The Department of Justice today announced written department-wide policies explicitly prohibiting the use of “chokeholds” and  “carotid restraints” unless deadly force is authorized, and limiting the circumstances in which the department’s federal law enforcement components are authorized to use no-knock warrants. 

“Building trust and confidence between law enforcement and the public we serve is central to our mission at the Justice Department,” said Attorney General Merrick B. Garland. “The limitations implemented today on the use of ‘chokeholds,’ ‘carotid restraints’ and ‘no-knock’ warrants, combined with our recent expansion of body-worn cameras to DOJ’s federal agents, are among the important steps the department is taking to improve law enforcement safety and accountability.”

Under the new policy, the department’s law enforcement components will be prohibited from using “chokeholds” and “carotid restraints” unless deadly force is authorized, that is “when the officer has a reasonable belief that the subject of such force poses an imminent danger of death or serious physical injury to the officer or to another person.”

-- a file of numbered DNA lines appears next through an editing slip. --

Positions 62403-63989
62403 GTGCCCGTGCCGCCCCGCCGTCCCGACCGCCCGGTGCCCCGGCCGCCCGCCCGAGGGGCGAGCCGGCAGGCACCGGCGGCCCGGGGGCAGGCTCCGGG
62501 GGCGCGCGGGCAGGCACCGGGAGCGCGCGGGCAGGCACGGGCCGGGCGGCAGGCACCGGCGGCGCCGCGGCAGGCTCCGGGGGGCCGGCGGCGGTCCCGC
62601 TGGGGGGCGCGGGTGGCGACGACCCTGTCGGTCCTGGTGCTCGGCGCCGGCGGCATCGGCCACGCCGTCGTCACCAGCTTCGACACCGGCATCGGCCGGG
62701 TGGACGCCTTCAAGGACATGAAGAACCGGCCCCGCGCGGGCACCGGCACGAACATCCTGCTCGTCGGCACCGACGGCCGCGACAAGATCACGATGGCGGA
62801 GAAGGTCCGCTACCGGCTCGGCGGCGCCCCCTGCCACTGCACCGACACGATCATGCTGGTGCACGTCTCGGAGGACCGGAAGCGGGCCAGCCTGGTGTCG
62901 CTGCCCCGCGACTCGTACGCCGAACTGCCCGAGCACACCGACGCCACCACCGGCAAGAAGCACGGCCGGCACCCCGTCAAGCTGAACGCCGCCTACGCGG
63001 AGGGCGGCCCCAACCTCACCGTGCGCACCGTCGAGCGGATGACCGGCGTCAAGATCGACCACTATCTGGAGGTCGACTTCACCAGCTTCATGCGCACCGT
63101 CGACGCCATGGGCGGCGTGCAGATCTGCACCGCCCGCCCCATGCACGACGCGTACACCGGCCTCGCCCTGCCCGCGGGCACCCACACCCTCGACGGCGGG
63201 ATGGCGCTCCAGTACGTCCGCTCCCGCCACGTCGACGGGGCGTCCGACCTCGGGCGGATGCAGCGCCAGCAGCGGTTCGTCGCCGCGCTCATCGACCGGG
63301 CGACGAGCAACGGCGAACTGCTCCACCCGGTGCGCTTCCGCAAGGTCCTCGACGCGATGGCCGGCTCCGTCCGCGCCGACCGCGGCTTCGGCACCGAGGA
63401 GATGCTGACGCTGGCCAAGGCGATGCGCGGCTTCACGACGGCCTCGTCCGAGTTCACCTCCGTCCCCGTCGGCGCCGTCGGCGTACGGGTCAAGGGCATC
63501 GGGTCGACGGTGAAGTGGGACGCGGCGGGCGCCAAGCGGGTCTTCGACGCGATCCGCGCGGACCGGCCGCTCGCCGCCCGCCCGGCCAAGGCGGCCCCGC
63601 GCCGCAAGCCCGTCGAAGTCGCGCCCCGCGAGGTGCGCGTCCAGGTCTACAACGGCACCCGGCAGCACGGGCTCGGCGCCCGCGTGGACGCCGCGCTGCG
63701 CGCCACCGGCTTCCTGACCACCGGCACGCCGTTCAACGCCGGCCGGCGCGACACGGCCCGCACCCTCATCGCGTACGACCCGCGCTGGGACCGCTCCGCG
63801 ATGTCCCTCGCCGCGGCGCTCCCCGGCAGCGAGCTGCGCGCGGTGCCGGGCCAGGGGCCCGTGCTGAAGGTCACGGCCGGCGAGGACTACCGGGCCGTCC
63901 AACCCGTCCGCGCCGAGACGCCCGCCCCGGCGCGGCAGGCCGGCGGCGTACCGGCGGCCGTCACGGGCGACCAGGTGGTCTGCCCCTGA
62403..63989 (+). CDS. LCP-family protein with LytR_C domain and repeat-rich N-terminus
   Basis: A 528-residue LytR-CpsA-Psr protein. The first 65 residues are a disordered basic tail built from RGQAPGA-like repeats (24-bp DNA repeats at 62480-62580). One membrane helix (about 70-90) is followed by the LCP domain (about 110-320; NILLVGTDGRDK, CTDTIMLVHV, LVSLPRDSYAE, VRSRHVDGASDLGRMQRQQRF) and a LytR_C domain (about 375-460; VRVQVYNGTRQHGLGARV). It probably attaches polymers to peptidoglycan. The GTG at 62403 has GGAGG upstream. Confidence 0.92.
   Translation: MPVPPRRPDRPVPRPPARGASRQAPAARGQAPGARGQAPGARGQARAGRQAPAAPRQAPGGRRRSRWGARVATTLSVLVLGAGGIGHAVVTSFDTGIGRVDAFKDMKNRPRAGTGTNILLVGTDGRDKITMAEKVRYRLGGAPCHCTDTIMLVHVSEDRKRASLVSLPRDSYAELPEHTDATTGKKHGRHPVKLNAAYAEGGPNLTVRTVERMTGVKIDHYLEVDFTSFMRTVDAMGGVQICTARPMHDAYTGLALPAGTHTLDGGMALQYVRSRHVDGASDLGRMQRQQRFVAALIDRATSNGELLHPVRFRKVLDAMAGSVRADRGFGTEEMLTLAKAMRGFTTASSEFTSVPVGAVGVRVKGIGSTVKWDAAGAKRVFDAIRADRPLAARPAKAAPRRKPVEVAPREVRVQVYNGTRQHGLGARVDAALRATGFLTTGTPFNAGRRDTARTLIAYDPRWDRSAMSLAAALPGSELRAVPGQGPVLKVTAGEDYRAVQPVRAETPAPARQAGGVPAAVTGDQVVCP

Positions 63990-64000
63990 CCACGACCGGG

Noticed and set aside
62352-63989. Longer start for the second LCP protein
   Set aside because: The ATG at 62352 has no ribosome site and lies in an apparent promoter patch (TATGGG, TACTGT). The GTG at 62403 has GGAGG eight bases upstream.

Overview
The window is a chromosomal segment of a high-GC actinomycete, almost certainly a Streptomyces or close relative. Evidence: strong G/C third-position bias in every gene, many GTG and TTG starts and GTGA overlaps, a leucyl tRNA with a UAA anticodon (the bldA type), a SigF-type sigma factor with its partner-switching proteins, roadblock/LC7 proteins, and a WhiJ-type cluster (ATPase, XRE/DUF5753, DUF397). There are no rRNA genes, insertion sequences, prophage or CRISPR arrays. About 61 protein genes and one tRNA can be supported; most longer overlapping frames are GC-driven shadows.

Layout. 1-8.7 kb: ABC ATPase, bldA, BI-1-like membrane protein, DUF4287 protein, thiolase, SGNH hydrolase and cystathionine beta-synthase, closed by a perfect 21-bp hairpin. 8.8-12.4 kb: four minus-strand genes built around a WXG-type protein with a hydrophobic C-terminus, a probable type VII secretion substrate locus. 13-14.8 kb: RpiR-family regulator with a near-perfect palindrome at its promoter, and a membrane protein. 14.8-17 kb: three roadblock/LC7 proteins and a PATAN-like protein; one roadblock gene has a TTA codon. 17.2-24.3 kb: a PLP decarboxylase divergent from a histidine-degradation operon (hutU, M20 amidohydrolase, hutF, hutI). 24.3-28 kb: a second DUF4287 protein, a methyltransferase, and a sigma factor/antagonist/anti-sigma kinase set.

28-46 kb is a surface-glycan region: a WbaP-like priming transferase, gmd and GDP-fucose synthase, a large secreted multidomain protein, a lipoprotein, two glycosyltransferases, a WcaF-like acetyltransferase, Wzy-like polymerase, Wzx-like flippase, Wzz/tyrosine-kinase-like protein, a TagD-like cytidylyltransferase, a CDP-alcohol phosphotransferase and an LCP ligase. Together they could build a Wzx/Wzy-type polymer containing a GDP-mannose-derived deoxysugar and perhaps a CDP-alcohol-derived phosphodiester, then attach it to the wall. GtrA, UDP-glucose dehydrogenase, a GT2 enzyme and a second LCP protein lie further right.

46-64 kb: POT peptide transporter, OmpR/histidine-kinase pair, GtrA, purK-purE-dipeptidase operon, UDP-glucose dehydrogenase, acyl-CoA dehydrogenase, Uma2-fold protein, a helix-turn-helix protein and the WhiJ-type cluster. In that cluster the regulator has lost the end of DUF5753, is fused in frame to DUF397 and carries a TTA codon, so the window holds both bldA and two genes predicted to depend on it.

Federal agents are generally required to “knock and announce” their identity, authority and purpose, and demand to enter before entry is made to execute a warrant in a private dwelling. However, there are some circumstances where unannounced entries are authorized. The new policy limits the use of “no knock” entries in connection with the execution of a warrant to situations where an agent has reasonable grounds to believe that knocking and announcing the agent’s presence would create an imminent threat of physical violence to the agent and/or another person.

The DOJ's new no-knock warrant policy is narrower than what is permitted by law. If an agent suspects a threat to physical safety and seeks a “no knock” warrant, the agent must first get supervisory approval from both a federal prosecutor as well as the agent’s law enforcement component.

The policy does recognize, however, that there may be rare circumstances when there is justification – other than physical safety – to execute a “no knock” entry.  If an exception is sought when there is no imminent threat of physical safety, the agent must first get approval from the head of the law enforcement component and the U.S. Attorney or relevant Assistant Attorney General before seeking judicial authorization for a “no knock” warrant.

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